It is no surprise that obesity is an epidemic in some countries, especially America. As Americans struggle to keep the pounds off, new research is revealing that lasting weight loss is more complex than trying the latest fad diet. For example, did you know that unbalanced hormone levels can, in some cases, encourage weight gain? And that a certain type of body fat can actually make it much harder to lose weight? Continue reading to learn more about the latest on weight loss.
Hormones and Body Weight
Your body is an arrangement several complex systems which must work together. Hormones are the regulators of these bodily systems. Hormones play an important role in how energy is used at the cellular level; otherwise known as your metabolism. 1 2 3 Now you can see how the proper balance of hormones is related to your weight loss efforts. Let’s take a closer look at some of the hormones that might be involved in controlling your weight.
- Cortisol – Cortisol is a hormone released by the adrenal cortex located on top of the kidneys. Generally speaking, chronic stress can increase the level of cortisol in the body over time. 2 3 Is too much cortisol always a bad thing? In the short term, maybe not. However, high levels of cortisol over time can cause fat to be deposited in the abdomen. 2 3 This type of fat is known as visceral fat.
- Insulin – Insulin is produced by the pancreas. If you know anything about diabetes, then you’ve probably heard of insulin. It’s the hormone that allows us to use and store glucose (sugar). The amount of insulin produced will go up as the amount of cortisol in the body rises. 1 Too much insulin may eventually lead to weight gain and even insulin resistance or type 2 diabetes.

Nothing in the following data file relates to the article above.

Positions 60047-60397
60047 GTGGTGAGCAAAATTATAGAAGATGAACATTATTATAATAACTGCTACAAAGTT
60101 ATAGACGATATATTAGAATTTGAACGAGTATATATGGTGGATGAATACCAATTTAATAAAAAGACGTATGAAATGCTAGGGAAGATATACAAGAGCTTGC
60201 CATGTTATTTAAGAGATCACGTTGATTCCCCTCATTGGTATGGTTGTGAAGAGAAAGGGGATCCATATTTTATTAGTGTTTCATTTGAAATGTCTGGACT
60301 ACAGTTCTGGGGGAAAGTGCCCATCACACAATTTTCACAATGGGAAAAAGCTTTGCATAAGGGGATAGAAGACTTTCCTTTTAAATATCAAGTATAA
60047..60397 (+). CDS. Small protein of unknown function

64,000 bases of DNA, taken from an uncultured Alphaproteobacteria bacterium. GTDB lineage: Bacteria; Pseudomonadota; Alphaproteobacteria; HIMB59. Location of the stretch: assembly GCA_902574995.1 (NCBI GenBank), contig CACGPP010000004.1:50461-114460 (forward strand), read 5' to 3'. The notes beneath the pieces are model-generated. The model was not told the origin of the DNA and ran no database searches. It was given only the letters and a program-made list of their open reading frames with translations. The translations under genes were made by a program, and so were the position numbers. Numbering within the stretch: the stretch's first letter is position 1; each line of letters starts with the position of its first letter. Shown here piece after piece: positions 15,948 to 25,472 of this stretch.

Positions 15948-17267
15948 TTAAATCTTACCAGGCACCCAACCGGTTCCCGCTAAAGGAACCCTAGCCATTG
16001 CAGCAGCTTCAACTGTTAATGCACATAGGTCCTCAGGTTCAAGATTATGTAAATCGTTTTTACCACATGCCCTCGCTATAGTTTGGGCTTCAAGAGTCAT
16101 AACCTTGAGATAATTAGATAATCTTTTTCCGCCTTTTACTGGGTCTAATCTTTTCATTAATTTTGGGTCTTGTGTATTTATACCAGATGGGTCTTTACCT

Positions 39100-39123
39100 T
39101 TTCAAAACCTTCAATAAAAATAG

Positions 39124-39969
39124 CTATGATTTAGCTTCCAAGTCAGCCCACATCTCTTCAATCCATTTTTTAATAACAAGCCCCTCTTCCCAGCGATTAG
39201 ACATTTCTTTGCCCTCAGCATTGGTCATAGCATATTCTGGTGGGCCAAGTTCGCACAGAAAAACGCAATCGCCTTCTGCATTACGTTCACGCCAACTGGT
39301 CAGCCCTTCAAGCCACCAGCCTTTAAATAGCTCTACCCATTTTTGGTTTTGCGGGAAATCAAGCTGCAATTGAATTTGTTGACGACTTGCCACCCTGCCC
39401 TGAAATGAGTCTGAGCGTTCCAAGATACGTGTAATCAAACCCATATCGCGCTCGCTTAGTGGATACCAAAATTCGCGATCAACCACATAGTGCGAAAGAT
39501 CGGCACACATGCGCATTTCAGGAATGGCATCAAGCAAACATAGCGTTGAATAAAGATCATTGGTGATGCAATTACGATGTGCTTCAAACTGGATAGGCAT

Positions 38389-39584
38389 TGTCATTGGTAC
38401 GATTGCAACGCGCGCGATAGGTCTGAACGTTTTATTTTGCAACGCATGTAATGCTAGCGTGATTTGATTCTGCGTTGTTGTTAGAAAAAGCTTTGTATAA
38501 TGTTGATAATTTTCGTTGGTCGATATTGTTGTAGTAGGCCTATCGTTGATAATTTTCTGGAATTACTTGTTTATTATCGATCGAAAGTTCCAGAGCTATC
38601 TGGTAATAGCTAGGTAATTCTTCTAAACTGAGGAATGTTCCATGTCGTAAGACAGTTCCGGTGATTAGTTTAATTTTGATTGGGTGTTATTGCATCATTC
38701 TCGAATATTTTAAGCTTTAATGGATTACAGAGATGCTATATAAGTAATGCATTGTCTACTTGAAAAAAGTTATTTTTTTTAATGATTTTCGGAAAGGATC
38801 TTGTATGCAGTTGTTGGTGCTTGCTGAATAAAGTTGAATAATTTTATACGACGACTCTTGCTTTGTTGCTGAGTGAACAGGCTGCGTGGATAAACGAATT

- Thyroid Hormones – Thyroid disease may also have an effect on a person’s weight. The thyroid gland produces hormones that have profound effects on the metabolism of most cells. 4 A majority of people with thyroid disease tend to be hypothyroid; meaning that not enough thyroid hormone is being produced. 5 A person with a hypothyroid condition may be more likely to gain weight.
There are many more hormones involved in a healthy metabolism. If you suspect that hormone imbalances might be contributing to your weight loss problems, then perhaps consider getting your hormone levels tested by a doctor. Then you can sit down with the doctor and develop a strategy for balancing your hormones: to improve your general health and encourage weight loss. Don’t forget to look into the natural methods available for balancing your hormones.
Visceral Fat, Body Weight and Health
So far you have learned how hormones can have in impact on your metabolism and body weight. Now new research is showing that a type of body fat called visceral fat may make it much more difficult to lose weight. Visceral fat is located deep inside the abdomen, in between the bodily organs and intestines. There also seems to be a correlation between excess visceral fat and some well-known health problems including: weight gain, insulin resistance (type 2 diabetes), heart disease, and stroke. 2 3